And so as you guys will be touring, do you see a general change in attitude toward sustainability? Since you come from a rock lineage at this point. Being able to see things and change in things.
Well, sustainability.. like give me an example of what you mean by that.

…there are artists that I know that I’ve played with that don’t allow plastic back stage. I’m not going to get into names of who they are but some bigger well known artists are pretty militant about it…”

Well just even now, you’re seeing more eco-conscious fabrics. You’re seeing more use of recycled fabrics. You’re seeing more artists being conscious of their footprints.
Well yeah, I just want to make sure we were on the same page. So as far as just using plastic bottles on the bus…there are artists that I know that I’ve played with that don’t allow plastic back stage. I’m not going to get into names of who they are but some bigger well known artists are pretty militant about it but at first I didn’t think of it that much but at the same time, in order to really make a change you kind of have to take an extreme stance, right? So when you’re on the road it can be very difficult on a tour bus too. Of course we’d like to get rid of plastic water bottles and we’d love to just use glass bottles but then sometimes it can be quite difficult because then you have glass and you’re on a bumpy road and then there’s glass flying everywhere. And then there’s… it’s kind of funny because there’s a certain amount of guilt. Sometimes we just give in and we’re like “okay! we just have to take the plastic bottles because they keep on giving us all these plastic bottles.” And of course we’re drinking a lot of water. So yeah we try but sometimes you have to kind of be realistic. But if you’re Jackson Brown.. I mean Jackson Brown is one of the people that I know for a fact. I was playing for a band, the Dawes, that was close to him and we had a few shows where we crossed paths 1 or 2 times and they know him pretty well and they said yeah, they do not allow plastic water bottles. I think that’s cool. It’s very extreme and that can seem a little ridiculous but not really if you really think about it. You’re in a position like that where you can make demands and set a standard for living. I think it’s great.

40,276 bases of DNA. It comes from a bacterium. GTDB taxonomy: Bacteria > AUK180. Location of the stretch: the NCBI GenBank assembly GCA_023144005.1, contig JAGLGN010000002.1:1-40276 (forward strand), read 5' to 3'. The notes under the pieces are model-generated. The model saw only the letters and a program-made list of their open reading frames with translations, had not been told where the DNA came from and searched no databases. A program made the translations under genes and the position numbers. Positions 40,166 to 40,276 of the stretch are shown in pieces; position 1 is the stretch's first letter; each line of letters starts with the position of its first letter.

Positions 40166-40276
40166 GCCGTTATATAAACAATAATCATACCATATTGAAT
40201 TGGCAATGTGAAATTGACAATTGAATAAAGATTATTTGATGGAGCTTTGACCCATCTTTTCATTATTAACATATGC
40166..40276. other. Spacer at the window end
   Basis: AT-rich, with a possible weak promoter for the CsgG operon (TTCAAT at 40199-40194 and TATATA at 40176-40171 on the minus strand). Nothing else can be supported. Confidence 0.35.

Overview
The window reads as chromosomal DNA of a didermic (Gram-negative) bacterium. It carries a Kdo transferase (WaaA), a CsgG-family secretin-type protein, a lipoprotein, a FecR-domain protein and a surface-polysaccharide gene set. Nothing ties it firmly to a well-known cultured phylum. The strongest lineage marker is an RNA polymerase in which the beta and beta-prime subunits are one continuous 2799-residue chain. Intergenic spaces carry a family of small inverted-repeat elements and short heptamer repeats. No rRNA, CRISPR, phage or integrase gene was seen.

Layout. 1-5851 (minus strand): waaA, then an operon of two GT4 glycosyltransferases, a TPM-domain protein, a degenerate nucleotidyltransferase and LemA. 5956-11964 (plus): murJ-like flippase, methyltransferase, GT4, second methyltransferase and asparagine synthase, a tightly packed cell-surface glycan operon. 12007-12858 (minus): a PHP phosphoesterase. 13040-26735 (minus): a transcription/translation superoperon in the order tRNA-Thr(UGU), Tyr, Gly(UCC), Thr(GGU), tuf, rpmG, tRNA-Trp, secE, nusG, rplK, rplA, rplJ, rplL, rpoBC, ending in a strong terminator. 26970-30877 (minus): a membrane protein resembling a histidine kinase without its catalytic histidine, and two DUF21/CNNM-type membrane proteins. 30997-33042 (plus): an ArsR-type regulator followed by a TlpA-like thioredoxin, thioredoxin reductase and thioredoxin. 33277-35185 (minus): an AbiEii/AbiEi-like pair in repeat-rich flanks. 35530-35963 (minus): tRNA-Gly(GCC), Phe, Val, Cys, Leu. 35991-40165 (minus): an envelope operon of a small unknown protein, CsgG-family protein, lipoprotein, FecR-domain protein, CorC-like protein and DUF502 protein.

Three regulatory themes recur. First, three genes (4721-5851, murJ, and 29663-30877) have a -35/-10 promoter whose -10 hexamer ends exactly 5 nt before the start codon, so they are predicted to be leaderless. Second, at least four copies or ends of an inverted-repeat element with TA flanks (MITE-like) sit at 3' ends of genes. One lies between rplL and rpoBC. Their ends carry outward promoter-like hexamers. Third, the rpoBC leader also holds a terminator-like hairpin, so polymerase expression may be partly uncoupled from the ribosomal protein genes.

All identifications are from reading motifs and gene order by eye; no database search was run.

Listen, there are artists out there complaining about colors of M&M’s so I don’t see a reason why an artist can’t make a demand about doing something positive.
Yeah yeah, sure.

Cool, we appreciate you taking the time. Where are you going next? What’s on the road for you guys?
We’re in our last 3 shows in the Northeast right now. We were outside of Pittsburgh last night. So this tour winds up in Massachusetts and the next leg of the tour starts in the South and we’re going to New Orleans. We’re playing House of Blues New Orleans for Jazz Fest, we’re in Mississippi, and then we’re in Memphis. So the next leg is in Southeast and we’re on tour all the way through up until 2020 and beyond. I think we have a date or two booked in November already so it’s filling in. It’ll be international. We’re doing a lot of European stuff already so it’s exciting.  

So my final question and there’s no right or wrong to this answer, we ask everybody the same question, if you had to be completely frank about Allman Betts within one statement, what would be that statement?
I don’t know. I think that we just try to go out and play music and make people feel good and spread good energy and just remain true to our values as artists and remain authentic. And if we can put that authenticity out there and people respond to it, then our job is done.

That’s awesome. Well I appreciate you taking the time, man.
Thank you for having me, man. I’d love to meet y’all sometime. It looks really cool so I’m happy to do it.